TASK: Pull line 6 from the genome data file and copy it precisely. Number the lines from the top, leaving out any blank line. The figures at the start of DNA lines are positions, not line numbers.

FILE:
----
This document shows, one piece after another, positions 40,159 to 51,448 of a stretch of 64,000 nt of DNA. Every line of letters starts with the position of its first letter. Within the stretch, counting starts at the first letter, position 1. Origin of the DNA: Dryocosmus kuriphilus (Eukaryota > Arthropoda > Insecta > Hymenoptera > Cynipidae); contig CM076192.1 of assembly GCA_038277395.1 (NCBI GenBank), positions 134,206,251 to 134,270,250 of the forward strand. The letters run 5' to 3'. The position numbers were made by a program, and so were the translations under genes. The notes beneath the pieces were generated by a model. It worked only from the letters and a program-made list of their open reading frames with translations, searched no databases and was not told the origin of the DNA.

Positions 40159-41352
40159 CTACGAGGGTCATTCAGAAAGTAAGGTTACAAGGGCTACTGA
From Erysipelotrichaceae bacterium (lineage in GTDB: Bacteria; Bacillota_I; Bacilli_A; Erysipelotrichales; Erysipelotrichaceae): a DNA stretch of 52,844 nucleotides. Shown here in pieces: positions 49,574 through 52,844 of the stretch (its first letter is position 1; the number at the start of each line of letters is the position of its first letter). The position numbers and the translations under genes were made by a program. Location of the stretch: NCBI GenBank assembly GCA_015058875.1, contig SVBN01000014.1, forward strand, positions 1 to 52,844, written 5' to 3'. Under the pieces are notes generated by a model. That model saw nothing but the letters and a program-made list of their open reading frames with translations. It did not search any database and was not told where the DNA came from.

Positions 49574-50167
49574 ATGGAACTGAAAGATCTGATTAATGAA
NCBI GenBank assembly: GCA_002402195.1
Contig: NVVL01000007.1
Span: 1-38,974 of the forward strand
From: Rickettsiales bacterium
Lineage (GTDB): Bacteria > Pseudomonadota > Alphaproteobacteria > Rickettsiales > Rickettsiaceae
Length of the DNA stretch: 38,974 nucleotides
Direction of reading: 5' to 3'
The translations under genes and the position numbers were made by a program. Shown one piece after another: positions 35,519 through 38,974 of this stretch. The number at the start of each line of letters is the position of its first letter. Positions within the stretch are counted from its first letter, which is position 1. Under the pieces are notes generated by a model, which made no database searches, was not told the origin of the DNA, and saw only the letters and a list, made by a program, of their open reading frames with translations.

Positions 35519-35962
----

49574 ATGGAACTGAAAGATCTGATTAATGAA